Issues Home About Contact Us Issue 16 - Oct 2018 عربى
International Developments

The Rush for Land Indicators

One of the challenges to monitoring progress toward the 2030 Agenda’s 17 Sustainable Development Goals (SDGs) is the agreement around performance indicators. Although this exercise has advanced for many indicators for tracking progress, the performance indicators against Targets related to land remain incomplete. In this third year of the Agenda’s implementation, the need for states’ agreement on the indicators is urgent, but the relevance of those indicators are equally important.


A review of the indicator development so far suggests that a rush toward consensus may have compromised on quality and coherence with the 2030 Agenda promises.


In the spirit and promise of the 2030 Agenda and the UN Development System (UNDS), the efforts to achieve the SDGs and to develop corresponding performance indicators should uphold the integrity of the UN Charter and the UN System built on three purposeful pillars: (1) peace and security, (2) progressive development and (3) human rights. It is difficult to find that integrity across the targets and the more-specific indicators.


Meanwhile, fully 11 out of the 17 SDGs variously involve land and its administration, potentially enabling the defragmentation of UN approaches to land through the UNDS. The transversal issue of land poses a particular challenge—and opportunity—to harmonize methods and fill normative and operational gaps in alignment with prevailing standards related to land.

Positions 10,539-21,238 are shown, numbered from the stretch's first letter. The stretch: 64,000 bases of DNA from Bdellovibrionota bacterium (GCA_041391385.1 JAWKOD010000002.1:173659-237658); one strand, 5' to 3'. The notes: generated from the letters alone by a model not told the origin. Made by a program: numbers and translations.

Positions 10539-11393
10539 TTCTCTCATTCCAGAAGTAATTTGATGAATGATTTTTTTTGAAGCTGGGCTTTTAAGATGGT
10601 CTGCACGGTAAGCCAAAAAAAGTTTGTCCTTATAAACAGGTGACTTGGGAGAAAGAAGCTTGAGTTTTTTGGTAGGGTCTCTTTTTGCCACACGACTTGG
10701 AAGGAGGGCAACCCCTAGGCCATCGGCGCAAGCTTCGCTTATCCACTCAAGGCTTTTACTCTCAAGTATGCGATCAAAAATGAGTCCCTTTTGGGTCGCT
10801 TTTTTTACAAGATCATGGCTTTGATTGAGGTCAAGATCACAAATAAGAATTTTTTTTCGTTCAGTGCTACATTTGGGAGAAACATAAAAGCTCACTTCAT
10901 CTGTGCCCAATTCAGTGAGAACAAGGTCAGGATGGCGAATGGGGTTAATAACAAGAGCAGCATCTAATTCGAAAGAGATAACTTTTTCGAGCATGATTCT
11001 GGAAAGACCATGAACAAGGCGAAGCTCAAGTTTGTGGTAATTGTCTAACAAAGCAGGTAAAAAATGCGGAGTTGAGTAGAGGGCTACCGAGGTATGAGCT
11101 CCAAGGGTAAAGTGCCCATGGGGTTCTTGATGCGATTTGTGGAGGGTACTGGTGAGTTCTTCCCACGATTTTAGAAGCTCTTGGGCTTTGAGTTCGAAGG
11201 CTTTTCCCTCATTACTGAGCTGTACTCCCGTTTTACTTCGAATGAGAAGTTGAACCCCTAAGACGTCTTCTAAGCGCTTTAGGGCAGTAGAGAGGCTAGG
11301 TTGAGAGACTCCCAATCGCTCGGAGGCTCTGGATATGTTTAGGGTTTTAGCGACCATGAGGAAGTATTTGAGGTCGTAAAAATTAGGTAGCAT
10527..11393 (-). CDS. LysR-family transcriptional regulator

The evolving normative framework on land combines both policy commitments and legal obligations of UN Member States, as well as peremptory norms that apply to States, in general, including non-Member States. The standing commitments are expressed in the Committee on World Food Security (CFS) Tenure Guidelines (2012) and Framework for Action in Protracted Crises (2015), as well as certain principled commitments of 2016 New Urban Agenda (NUA).


However, above these are State obligations embodied in treaty law and its authoritative interpretation such as the CEDaW General recommendation No. 34 on the rights of rural women and states’ corresponding obligations, and CESCR General Comment No. 24 on States’ economic, social and cultural rights obligations in the context of business practices. However, no such norms are cited in the metadata on SDG land indicators.


Alignment with already-existing treaty-bound reporting standards and related indicators also should not require reinvention or further negotiation. Nonetheless, with the 2030 Agenda’s pledge to an integrated vision and approach to the SDGs, their indicators should go far to complement the UN Human Rights System by providing greater specificity in implementation techniques based on proven technical good practice. One way would be for 2030 Agenda efforts to support states in filling their typical gaps in statistical data already required in state reporting under treaty.


For example, the CESCR reporting and review system requires states parties to report every five years on the impact of forced eviction in their jurisdiction. Meeting this treaty-based performance indicator already would fill a current gap in the indicators adopted for SDG 11 on human settlements development. Likewise, the specific actions required of the states to ensure women’s access to, and control of land and productive natural resources under C EDaW also remain without reflection in any related SDG 5.a indicators.